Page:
Lessons Learned from the Toy Story 3 Movie
I went to see Toy Story 3 today with my family, and believe it or not, that's where I got the idea for this column. Aside from being a very good movie for kids AND those of us who act like kids, there was actually a very good message included.I went to see Toy Story 3 today with my family, and believe it or not, that's where I got the idea for this column. Aside from being a very good movie for kids AND those of us who act like kids, there was actually a very good message included.
You'll probably remember that Andy is the child who owns Buzz Lightyear, Woody, and all the other toys in the first two movies. Well, in the third installment, Andy is set to leave for college. And the toys are left to ponder their future, unsure how 18 year old Andy feels about them.
My suggestion to you students is to make sure the people you care about, those who have meant something to you, know how you feel about them. I'm not suggesting you'll never see them again, or trying to make you get weepy or anything. I'm just saying that things will never again be like they are right now. You likely won't see all the same people and see them as much as you do now, and your relationships will likely change some. Tell your younger brother he's not quite as big of a jerk as you may have acted like he was... Tell your favorite teacher or the pastor at church how much you've appreciated their listening ear... Tell your folks how much you respect them or how you appreciate all they've done for you... Maybe you could leave them a note when you leave or email them before you leave. You get the idea - Just do it! It will be good for you and they'll love it!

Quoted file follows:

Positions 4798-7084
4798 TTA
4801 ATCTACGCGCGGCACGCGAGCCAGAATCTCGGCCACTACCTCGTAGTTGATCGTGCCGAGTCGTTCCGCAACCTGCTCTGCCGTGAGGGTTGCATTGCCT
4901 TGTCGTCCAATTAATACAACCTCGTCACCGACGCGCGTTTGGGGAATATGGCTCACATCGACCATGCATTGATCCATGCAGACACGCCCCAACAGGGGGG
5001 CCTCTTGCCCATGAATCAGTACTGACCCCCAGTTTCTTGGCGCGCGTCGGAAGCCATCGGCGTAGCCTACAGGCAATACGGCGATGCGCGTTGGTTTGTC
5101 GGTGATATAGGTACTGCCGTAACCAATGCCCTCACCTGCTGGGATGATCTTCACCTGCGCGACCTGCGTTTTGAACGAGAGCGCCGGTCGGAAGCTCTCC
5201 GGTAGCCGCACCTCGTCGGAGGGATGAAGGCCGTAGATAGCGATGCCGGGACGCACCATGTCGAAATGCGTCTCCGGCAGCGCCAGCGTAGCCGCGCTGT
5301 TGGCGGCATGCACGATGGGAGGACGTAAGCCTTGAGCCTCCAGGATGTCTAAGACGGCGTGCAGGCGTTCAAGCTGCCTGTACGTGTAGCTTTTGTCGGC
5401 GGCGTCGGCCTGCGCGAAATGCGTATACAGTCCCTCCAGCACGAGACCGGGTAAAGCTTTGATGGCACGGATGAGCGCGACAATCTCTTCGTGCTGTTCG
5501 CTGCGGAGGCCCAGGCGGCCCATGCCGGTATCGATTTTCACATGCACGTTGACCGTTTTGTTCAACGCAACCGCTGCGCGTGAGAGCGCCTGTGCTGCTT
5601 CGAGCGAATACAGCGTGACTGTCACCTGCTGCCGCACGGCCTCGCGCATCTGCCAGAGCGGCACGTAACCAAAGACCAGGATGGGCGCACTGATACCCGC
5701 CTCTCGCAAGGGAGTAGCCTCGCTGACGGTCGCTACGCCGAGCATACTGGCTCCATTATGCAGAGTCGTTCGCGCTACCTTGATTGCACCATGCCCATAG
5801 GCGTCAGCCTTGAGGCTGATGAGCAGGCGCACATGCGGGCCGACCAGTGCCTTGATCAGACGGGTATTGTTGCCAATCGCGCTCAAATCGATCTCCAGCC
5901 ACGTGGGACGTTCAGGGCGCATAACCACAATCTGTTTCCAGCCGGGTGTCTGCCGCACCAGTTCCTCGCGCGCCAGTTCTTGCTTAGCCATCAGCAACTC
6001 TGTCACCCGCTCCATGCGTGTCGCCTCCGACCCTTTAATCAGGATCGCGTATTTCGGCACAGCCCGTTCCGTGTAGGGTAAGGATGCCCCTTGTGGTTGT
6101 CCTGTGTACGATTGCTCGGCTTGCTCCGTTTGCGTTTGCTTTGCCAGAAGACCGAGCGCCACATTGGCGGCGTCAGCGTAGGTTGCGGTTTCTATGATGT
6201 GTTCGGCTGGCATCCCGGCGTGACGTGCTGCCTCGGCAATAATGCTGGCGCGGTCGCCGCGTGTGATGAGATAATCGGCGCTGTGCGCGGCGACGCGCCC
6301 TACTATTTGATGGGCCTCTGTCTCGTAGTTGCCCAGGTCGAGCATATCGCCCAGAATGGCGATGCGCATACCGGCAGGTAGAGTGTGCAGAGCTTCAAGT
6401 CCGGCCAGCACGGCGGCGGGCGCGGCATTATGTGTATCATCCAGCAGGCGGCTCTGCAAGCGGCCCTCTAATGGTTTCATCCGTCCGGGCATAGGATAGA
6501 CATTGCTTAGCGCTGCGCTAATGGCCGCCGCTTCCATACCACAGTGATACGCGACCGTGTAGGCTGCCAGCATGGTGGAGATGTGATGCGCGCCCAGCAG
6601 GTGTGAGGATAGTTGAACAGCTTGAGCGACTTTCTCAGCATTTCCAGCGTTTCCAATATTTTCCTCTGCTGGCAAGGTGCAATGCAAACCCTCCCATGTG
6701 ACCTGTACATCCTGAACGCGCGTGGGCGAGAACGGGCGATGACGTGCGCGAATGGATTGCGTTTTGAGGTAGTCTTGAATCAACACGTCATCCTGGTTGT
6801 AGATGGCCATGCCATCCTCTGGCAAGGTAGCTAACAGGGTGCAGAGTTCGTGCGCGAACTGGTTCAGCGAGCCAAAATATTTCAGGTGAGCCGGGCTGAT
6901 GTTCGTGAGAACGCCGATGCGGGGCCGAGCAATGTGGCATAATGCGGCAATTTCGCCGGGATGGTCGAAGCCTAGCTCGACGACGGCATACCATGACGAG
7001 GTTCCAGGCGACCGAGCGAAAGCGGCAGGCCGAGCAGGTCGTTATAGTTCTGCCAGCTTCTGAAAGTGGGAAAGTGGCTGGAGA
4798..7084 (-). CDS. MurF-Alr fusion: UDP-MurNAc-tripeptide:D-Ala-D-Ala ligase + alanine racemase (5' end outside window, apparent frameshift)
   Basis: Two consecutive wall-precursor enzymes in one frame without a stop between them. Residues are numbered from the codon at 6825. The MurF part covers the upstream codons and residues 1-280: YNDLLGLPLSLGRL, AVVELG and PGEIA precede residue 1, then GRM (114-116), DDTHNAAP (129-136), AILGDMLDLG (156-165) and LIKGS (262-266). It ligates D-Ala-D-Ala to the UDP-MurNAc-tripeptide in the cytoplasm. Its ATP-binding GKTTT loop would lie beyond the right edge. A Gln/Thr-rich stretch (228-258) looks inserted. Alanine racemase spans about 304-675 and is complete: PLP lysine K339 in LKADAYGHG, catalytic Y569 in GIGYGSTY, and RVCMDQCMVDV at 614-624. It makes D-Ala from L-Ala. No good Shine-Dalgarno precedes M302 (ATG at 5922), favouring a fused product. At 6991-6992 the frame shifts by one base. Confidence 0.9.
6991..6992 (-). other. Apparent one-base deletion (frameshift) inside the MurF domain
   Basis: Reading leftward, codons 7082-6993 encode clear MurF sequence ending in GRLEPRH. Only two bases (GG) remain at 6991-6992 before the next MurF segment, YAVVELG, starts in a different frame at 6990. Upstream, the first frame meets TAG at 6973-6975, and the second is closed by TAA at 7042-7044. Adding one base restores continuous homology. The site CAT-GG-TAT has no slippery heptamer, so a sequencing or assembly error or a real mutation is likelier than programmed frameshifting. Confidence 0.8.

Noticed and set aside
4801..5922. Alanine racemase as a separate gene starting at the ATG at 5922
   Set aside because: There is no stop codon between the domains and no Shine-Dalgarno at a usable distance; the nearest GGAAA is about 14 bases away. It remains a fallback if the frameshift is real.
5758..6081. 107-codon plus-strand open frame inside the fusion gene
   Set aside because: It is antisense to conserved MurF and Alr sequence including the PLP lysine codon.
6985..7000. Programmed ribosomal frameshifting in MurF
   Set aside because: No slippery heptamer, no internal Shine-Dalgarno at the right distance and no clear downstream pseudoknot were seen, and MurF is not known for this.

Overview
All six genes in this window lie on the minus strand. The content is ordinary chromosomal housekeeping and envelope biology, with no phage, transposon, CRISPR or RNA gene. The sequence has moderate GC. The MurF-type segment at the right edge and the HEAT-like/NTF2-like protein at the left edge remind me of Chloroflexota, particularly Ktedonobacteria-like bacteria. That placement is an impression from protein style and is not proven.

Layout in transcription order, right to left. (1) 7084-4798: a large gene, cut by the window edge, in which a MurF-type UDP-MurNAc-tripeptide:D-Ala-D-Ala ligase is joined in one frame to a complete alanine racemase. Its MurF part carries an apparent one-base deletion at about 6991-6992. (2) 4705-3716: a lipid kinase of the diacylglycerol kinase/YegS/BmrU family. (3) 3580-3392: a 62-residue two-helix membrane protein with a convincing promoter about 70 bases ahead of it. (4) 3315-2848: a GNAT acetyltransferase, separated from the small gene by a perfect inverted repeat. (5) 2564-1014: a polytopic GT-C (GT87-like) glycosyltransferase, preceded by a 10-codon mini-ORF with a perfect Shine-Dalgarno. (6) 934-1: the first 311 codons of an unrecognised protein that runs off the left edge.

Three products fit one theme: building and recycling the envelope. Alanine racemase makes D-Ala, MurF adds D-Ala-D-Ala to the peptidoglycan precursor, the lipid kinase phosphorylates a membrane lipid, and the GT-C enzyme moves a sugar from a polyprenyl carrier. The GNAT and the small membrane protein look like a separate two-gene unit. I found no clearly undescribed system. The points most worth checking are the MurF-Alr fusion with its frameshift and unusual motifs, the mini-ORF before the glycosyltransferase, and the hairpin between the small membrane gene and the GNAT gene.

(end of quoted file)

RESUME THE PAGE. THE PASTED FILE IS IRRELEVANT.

One thing Andy did late in the movie, that I would suggest you do is to buckle up (your seatbelt). As Andy got into his car to leave for college he made sure to buckle his seatbelt. This is both a specific example and a metaphor for all the things you've done in the past few years because you would get in trouble if you didn't. Now you won't have the same people reminding you or making you do what they want, and you'll have the opportunity to make your own decisions. I'd just encourage you to NOT toss out all those rules and instructions that guided your behavior and actions until now. While I understand (and even encourage that) you'll be making your own decisions and choosing what's right for you, you should know that not everything your parents said lacks value entirely (translate that, sometimes they're right!).
So now you’ve got a few weeks to start talking to people like I suggested, and then, when you get to college, I’m suggesting you hold on to some of those annoying habits your parents have imposed on you. I think both will give you a good feeling and help you start college on a very positive note.
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